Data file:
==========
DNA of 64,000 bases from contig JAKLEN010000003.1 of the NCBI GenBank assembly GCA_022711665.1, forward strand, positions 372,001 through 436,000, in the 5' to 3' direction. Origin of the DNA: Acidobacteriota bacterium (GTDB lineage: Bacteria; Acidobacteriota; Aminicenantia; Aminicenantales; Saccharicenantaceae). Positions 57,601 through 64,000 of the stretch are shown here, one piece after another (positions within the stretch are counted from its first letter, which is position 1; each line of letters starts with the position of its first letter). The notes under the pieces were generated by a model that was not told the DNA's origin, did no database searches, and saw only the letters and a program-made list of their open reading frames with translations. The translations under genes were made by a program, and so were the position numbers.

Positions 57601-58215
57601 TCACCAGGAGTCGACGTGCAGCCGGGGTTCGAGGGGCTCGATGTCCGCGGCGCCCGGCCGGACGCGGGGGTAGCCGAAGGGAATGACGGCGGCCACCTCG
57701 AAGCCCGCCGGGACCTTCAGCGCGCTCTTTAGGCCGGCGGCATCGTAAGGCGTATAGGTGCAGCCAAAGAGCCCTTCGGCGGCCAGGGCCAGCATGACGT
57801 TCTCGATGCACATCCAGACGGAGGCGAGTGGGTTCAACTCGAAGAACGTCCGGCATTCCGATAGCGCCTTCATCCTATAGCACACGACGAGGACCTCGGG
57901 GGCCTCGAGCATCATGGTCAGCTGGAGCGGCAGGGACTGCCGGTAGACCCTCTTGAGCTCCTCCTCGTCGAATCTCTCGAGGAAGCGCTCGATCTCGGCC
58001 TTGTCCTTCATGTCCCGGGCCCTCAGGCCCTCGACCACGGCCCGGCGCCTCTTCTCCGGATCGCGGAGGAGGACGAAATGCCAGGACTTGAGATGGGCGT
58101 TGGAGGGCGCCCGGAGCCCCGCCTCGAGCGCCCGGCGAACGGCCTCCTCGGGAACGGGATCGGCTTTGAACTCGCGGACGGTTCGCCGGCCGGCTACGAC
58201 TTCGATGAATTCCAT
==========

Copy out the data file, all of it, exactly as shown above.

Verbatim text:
DNA of 64,000 bases from contig JAKLEN010000003.1 of the NCBI GenBank assembly GCA_022711665.1, forward strand, positions 372,001 through 436,000, in the 5' to 3' direction. Origin of the DNA: Acidobacteriota bacterium (GTDB lineage: Bacteria; Acidobacteriota; Aminicenantia; Aminicenantales; Saccharicenantaceae). Positions 57,601 through 64,000 of the stretch are shown here, one piece after another (positions within the stretch are counted from its first letter, which is position 1; each line of letters starts with the position of its first letter). The notes under the pieces were generated by a model that was not told the DNA's origin, did no database searches, and saw only the letters and a program-made list of their open reading frames with translations. The translations under genes were made by a program, and so were the position numbers.

Positions 57601-58215
57601 TCACCAGGAGTCGACGTGCAGCCGGGGTTCGAGGGGCTCGATGTCCGCGGCGCCCGGCCGGACGCGGGGGTAGCCGAAGGGAATGACGGCGGCCACCTCG
57701 AAGCCCGCCGGGACCTTCAGCGCGCTCTTTAGGCCGGCGGCATCGTAAGGCGTATAGGTGCAGCCAAAGAGCCCTTCGGCGGCCAGGGCCAGCATGACGT
57801 TCTCGATGCACATCCAGACGGAGGCGAGTGGGTTCAACTCGAAGAACGTCCGGCATTCCGATAGCGCCTTCATCCTATAGCACACGACGAGGACCTCGGG
57901 GGCCTCGAGCATCATGGTCAGCTGGAGCGGCAGGGACTGCCGGTAGACCCTCTTGAGCTCCTCCTCGTCGAATCTCTCGAGGAAGCGCTCGATCTCGGCC
58001 TTGTCCTTCATGTCCCGGGCCCTCAGGCCCTCGACCACGGCCCGGCGCCTCTTCTCCGGATCGCGGAGGAGGACGAAATGCCAGGACTTGAGATGGGCGT
58101 TGGAGGGCGCCCGGAGCCCCGCCTCGAGCGCCCGGCGAACGGCCTCCTCGGGAACGGGATCGGCTTTGAACTCGCGGACGGTTCGCCGGCCGGCTACGAC
58201 TTCGATGAATTCCAT